For Rob Portman of Ohio, the calculus is awkward because “one of my friends and my governor is running,” he said, referring to Governor John Kasich, as he and other colleagues crowded into a Capitol elevator on their way to a Republican luncheon last week.
“And some of us have tough races next year,” someone piped up from the back, referring to Portman’s own reelection campaign.
No one wants to see his or her political capital plummet.
“The dumbest thing about endorsing early is if you pick the wrong horse, you’re going to have to ride him out of the barn, not into the barn,” said Johnny Isakson, a Georgia Republican, adding that he’s going to bow out of the endorsement game altogether because he, too, is running for reelection in 2016.
Then there’s the question of whether these sought-after endorsements even matter in this anti-Washington age.
“Generally speaking, they’re worthless,” McCain noted — including his own. As for why he originally endorsed Lindsey Graham, who consistently lagged in the polls before dropping out of the race this week? “He’s my dearest friend.”
Richard Burr of North Carolina pinched his thumb and index finger into a zero, displaying his disdain for the endorsement process as he rode the underground tram from the Capitol back to his Senate office building.
“There’s a very anti-incumbent mood in the country and given how that has played out in the presidential race, I don’t know why any presidential candidate would seek the endorsement of any member of Congress,” Burr said.
The most pivotal Senate endorsement in recent campaign history came from the late Edward M. Kennedy in January 2008. The Massachusetts senator and leading liberal rocked the Washington establishment by choosing then-senator Barack Obama over Clinton, the front-runner, despite numerous entreaties from Bill Clinton on behalf of his wife.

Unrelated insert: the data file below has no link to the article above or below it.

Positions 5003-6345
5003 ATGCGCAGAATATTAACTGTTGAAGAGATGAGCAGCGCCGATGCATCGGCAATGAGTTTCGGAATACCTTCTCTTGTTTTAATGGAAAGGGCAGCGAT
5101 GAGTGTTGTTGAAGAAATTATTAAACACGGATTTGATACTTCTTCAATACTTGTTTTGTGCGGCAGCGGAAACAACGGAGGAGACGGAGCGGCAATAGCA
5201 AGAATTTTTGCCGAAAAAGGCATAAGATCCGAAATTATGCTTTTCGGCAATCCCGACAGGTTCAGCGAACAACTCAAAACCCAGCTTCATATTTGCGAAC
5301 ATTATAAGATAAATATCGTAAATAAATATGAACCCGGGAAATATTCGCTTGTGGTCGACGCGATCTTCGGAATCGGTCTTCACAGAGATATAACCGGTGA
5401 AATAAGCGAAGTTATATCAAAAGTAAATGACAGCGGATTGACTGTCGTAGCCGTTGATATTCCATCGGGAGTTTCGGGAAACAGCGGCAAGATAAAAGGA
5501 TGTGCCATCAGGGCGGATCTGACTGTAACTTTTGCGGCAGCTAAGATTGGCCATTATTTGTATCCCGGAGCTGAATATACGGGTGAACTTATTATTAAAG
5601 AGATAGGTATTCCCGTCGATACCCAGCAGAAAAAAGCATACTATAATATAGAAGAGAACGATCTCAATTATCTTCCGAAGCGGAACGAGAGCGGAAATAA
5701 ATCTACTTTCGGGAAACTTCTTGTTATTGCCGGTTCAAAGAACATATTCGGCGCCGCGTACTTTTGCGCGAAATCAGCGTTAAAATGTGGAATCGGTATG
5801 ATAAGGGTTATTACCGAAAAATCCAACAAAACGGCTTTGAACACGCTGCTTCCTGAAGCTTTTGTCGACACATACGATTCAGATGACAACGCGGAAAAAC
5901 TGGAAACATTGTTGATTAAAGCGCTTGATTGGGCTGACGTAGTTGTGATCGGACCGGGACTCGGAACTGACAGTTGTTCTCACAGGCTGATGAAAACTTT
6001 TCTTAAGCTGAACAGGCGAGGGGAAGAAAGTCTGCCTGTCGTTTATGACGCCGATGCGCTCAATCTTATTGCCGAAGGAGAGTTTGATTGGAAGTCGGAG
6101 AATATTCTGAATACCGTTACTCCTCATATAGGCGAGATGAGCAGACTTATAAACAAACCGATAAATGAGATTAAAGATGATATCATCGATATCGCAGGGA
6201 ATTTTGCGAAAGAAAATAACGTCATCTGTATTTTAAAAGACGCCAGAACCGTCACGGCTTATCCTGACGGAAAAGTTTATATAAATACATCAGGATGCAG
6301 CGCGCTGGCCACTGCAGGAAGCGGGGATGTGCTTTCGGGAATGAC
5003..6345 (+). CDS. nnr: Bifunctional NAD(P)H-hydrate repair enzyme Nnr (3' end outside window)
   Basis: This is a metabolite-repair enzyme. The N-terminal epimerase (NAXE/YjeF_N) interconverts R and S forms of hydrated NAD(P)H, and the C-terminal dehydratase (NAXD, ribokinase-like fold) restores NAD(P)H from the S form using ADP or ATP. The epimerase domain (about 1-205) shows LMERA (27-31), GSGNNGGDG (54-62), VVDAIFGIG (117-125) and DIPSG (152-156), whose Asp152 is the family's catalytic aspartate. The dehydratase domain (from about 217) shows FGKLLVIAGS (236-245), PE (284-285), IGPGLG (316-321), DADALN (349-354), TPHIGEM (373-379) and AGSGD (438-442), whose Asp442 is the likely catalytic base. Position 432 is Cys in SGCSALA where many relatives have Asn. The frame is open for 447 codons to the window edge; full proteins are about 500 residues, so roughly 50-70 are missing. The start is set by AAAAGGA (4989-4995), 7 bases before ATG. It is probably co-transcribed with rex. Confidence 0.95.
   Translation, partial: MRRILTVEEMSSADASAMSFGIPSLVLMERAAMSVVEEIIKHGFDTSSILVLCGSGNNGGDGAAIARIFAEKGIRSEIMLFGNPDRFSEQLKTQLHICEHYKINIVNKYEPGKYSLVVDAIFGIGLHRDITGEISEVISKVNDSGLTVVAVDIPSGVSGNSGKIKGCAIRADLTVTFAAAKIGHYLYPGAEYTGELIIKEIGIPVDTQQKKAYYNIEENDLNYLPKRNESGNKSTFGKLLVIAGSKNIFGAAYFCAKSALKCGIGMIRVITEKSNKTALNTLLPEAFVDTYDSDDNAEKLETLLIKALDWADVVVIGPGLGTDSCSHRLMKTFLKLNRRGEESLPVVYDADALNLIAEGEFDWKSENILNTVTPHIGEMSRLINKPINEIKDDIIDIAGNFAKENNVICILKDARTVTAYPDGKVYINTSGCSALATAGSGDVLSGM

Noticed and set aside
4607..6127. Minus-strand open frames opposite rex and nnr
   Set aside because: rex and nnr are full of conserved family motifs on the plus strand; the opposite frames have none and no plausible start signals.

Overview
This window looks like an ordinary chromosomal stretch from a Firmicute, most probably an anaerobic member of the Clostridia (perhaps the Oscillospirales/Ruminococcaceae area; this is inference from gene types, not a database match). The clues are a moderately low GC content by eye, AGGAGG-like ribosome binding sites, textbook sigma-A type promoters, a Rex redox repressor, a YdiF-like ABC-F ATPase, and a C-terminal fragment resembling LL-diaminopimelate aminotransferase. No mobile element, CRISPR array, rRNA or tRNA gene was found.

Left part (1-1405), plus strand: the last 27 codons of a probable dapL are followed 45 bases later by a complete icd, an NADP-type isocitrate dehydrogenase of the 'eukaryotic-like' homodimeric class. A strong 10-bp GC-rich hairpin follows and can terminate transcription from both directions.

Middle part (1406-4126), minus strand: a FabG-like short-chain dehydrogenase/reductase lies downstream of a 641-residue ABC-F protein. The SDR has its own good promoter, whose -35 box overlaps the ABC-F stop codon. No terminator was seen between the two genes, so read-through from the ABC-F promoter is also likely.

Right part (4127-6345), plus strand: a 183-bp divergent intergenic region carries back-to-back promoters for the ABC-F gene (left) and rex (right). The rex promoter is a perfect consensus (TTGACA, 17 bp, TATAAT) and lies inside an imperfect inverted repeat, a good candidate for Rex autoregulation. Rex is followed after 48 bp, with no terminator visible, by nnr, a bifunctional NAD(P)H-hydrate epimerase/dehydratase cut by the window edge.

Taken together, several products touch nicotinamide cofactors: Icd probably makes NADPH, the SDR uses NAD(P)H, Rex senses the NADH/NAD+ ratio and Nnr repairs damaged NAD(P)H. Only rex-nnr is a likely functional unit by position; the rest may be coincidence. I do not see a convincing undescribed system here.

Kennedy’s endorsement changed the speculative nature of Obama’s candidacy by assuring the wary Washington establishment that the young senator was indeed ready for the presidency, said David Axelrod, Obama’s chief campaign strategist.
“It was the ultimate Good Housekeeping seal of approval,” Axelrod said in an interview. “There is no one of that stature to confer endorsements anymore.”
Sanders shouldn’t count on anything like that happening among his Democratic colleagues this time. The closest the Vermont socialist has come to receiving a Senate endorsement comes from a Republican climate change denier who stands on the opposite side of Sanders on all key issues.
“I don’t agree with Bernie Sanders on anything but he’s not a hypocrite. A lot of the rest of them are. He is what he says,” said James Inhofe of Oklahoma.
Inhofe said that he admires Sanders’s sincerity so much that he readily praised him in two recent media interviews.
The only GOP senator whose endorsement may carry weight this cycle, McCain said, is that of Kelly Ayotte, because her popularity in New Hampshire could sway voters in the first primary state.
To do so, though, would be risky for Ayotte, who is running for reelection against Democratic Governor Maggie Hassan, because she would automatically risk alienating supporters of other presidential candidates.
Even Graham, who counts Ayotte amongst his closest friends, would not say before he dropped out whether he asked her directly to endorse him — even after going to the movies with Ayotte and her children.
“I want Kelly Ayotte to win and I don’t think she should endorse anybody,” Graham said. “She doesn’t need to get involved in this food fight.”